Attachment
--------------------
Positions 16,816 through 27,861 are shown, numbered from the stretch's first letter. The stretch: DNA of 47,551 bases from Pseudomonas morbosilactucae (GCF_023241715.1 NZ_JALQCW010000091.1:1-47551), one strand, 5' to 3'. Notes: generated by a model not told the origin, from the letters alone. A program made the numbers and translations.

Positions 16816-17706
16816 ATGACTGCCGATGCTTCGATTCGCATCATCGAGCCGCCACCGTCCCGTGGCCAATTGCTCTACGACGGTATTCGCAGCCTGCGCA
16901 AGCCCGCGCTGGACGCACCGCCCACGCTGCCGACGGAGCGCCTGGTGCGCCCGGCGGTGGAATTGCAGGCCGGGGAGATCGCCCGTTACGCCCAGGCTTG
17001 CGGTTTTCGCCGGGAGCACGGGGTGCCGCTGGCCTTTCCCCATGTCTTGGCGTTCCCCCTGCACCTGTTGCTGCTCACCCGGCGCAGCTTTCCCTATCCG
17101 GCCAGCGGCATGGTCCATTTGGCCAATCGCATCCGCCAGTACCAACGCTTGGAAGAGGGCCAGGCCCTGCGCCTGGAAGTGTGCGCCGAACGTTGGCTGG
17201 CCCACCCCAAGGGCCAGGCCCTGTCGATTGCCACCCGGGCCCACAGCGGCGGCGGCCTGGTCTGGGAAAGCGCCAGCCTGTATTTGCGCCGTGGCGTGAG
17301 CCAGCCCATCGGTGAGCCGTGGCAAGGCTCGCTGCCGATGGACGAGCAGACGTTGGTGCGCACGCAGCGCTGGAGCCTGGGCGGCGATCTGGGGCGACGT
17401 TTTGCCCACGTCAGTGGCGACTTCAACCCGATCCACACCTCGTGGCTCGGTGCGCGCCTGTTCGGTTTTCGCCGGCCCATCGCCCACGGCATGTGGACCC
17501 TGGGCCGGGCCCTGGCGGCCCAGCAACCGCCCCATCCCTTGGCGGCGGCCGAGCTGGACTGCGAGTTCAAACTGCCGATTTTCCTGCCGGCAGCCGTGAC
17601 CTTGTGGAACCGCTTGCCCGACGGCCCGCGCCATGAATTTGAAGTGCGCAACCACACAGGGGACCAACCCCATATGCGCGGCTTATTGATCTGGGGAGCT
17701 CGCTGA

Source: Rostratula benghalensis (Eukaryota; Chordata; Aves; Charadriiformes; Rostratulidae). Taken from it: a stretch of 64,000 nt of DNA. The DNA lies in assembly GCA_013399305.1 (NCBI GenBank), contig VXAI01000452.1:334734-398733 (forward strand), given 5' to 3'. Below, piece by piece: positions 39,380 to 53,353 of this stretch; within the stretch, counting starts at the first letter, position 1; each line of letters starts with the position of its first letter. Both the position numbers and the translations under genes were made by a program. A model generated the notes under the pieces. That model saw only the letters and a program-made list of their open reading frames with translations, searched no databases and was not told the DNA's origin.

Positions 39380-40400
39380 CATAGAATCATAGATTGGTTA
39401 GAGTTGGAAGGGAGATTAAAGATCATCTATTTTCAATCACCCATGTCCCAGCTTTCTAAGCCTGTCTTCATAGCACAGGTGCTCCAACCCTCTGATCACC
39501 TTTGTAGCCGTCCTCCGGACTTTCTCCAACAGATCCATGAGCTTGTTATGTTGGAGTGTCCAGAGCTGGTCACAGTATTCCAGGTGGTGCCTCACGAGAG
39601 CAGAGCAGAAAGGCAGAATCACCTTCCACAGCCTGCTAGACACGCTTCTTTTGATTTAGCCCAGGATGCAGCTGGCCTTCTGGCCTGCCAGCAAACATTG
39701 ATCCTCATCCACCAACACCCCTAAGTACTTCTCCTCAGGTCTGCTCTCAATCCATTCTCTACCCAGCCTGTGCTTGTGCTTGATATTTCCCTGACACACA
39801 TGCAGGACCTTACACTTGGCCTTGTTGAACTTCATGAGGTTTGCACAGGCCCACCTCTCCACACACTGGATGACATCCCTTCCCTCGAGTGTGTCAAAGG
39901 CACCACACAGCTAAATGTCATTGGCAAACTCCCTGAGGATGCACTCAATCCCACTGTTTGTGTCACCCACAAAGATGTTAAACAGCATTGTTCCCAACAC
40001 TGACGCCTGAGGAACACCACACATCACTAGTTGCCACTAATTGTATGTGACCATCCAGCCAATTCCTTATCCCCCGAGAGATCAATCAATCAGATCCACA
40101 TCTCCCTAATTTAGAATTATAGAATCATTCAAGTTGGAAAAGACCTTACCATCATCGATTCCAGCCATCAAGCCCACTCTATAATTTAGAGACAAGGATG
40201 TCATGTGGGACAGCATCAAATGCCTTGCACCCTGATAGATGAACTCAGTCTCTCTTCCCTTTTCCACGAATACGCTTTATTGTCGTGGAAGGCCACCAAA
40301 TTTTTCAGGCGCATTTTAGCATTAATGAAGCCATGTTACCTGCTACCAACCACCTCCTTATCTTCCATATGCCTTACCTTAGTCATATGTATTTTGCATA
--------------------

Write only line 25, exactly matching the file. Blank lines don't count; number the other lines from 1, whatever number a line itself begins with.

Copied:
40301 TTTTTCAGGCGCATTTTAGCATTAATGAAGCCATGTTACCTGCTACCAACCACCTCCTTATCTTCCATATGCCTTACCTTAGTCATATGTATTTTGCATA